Film Review: Gravity

gravity-movieposter Courtesy Warner Brothers Pictures

Courtesy, Warner Brothers Pictures

Did you ever wonder what it might be like for someone to become lost in space?  Well, “Gravity” might be the film for you. “Gravity” Director Alfonso Cuaron and his production team made an amazing film which makes the audience feel like you are in space from the beginning of this film. Sandra Bullock (as Medical Engineer Dr. Ryan Stone) creates the best performance of her career in what so far is the best film of 2013.  Her chemistry with George Clooney (playing Astronaut Matt Kowalski) is as good as any you’ve seen on the silver screen this past year.

“Gravity”  is not a sci-fi film, but is one that is a drama posing as an adventure film and film-goers are the richer for it.  During its running time, “Gravity”  transports audiences to as close to the sub-reaches of space that they are likely ever going to get.  The film opening scenes with Bullock dutifully repairing on the Hubble telescope, Clooney playfully trying to break the international space-walk record, one might feel as if they are in space with them.  The absolute joy that Clooney’s character displays while out on a space walk reminds you of the magic that once was our manned U.S. space program.  Seeing the Space Shuttle in action again was quite neat as well, especially in the astronaut’s interactions with “Mission Control.”  Many audience members will likely get a kick trying to figure out just who is the voice of “Mission Control.”

As Dr. Stone finishes her repair of the Hubble Telescope, a disaster unfolds which quickly changes the tone and storyline from wonder and joy to simply survival against the elements of space and the underside of our world’s growing multi-national presence there.  “Gravity” becomes a test about the never-ending battles of man (or woman) vs. nature (space) and man (woman) against herself.  Bullock spends much of the film in isolation as she must make her own way back home and deal with her conflicting emotions as she runs out of time.

Courtesy, Warner Brothers Pictures

Courtesy, Warner Brothers Pictures

Bullock carries this film and in ways that will surprise most people who have seen her work in the past.  This isn’t “Miss Congeniality” for sure.  Her character, Dr. Ryan Stone, must change from a solitary, quiet character accepting what comes to her into a woman who must make things happen for herself or else she’ll never get back home.  To increase the pressure on Stone (and the audience), time elements come into play as she has a limited amount of oxygen and power with which to make this journey home.  Technically, the graphic images in “Gravity”  are mesmerizing and are clearly an advancement in the field of filmmaking.  The movie’s sound effects and design are probably the best film-goers will have heard since “The Dark Knight.”  It is a safe bet that this is a film that will get more than a few Oscar nominations just for its technical achievements this coming January.  “Gravity” is such a technological marvel, the viewer doesn’t feel like they are watching computer-generated images.  They just look real.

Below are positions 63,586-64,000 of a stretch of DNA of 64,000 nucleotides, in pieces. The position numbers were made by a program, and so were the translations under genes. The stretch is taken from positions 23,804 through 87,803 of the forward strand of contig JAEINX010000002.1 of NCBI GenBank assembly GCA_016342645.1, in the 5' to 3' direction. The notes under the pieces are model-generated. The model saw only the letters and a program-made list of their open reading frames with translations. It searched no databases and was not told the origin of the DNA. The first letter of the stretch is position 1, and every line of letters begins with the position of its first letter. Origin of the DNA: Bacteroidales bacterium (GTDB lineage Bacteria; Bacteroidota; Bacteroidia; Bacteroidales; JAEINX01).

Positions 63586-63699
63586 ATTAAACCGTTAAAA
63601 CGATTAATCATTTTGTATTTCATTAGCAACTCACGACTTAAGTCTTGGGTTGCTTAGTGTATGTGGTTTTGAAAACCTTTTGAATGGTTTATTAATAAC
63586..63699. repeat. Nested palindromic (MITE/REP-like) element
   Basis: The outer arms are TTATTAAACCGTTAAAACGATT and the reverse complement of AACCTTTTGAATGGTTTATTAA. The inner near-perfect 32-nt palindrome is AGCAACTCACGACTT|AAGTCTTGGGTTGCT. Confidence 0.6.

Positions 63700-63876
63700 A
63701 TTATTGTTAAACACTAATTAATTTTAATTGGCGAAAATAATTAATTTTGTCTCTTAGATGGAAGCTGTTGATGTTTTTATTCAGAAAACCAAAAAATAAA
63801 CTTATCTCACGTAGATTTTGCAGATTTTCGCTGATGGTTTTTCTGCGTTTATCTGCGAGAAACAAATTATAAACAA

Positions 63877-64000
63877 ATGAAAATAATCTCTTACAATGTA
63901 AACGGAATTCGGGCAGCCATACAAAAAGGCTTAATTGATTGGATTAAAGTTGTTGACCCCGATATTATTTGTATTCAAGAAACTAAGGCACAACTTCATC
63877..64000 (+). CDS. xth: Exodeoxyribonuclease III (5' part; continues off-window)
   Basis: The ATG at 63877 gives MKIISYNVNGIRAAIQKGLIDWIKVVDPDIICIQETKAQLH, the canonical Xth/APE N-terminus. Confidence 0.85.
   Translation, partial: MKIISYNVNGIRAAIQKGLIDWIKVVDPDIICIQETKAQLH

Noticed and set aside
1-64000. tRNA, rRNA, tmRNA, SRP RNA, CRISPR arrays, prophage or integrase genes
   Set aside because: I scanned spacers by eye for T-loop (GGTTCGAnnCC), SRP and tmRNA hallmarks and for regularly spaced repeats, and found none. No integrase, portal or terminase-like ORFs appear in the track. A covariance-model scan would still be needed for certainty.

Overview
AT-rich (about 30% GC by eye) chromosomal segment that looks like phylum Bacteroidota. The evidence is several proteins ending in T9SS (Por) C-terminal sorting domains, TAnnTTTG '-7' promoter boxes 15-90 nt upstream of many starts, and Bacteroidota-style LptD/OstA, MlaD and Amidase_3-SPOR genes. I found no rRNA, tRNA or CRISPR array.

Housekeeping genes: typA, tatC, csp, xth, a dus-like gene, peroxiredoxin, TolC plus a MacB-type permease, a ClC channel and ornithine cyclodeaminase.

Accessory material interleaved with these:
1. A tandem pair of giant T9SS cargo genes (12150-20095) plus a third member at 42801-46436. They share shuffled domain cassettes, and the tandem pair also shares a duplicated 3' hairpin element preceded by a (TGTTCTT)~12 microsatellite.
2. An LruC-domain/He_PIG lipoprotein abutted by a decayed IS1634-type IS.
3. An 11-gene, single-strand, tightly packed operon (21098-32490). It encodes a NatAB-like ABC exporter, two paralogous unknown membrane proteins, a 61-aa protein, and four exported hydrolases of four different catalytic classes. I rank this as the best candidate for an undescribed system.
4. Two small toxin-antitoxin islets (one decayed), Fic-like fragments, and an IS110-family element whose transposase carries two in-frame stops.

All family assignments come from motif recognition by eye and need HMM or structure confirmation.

Unlike Tom Hanks’ “Castaway,” one never loses the feeling of isolation here as the odds of survival for Ryan are much less favorable.  Plus, there is no Wilson The Volley Ball for her in outer space.

Gravity Production Still Courtesy Warner Brothers Pictures

Courtesy, Warner Brothers Pictures

“Gravity”  is one of the most riveting, beautiful and yet basic films you’ll ever see.  Make sure to put it on your “see-list” sooner, not later.  Seeing “Gravity”  in IMAX is highly recommended, but not necessary.

4 Stars out of 4.

 

 

© 2013 The Willams View

 

Posted in: Entertainment, Reviews

About the Author:

Jennifer Williams is an accomplished writer, interviewer and critical reviewer having written about or covered many subjects of interests. Having graduated from Tulane University, La Salle University and New York University, Kevin's career background in Politics and Civic Affairs, Public Relations, Marketing, Non-Profit Management and Filmmaking have helped inspire much of her past artistic and creative efforts. Jennifer directed and co-produced the documentary feature film, Fear Of A Black Republican. Her latest film, Rebel Song, looks at a middle-aged American Celtic Rock band and the music inspired by the Irish Republican Army (IRA). Rebel Song is expected to be released in 2014. In addition to The Williams View, Jennifer is also the Entertainment and Politics Editor for Politisite, a Contributing Writer for Townhall, Breitbart's Big Hollywood, Liberatchik and Hip Hop Republican. Jennifer has been interviewed or profiled across many Media outlets such as the Washington Post, Christian Science Monitor, Philadelphia Inquirer, Kansas City Star, L.A. Weekly; Current TV, Christian Broadcasting Network, Huffington Post Live, Al Jazeera and BET News; radio programs ranging from National Public Radio, Voice of Russia - American Edition, the Mark Davis Radio Show, the Chris Stigall Show, the Steve Deace Show, the Bob Grant Show, Victoria Taft Show, to the Michael Eric Dyson Show and many others.

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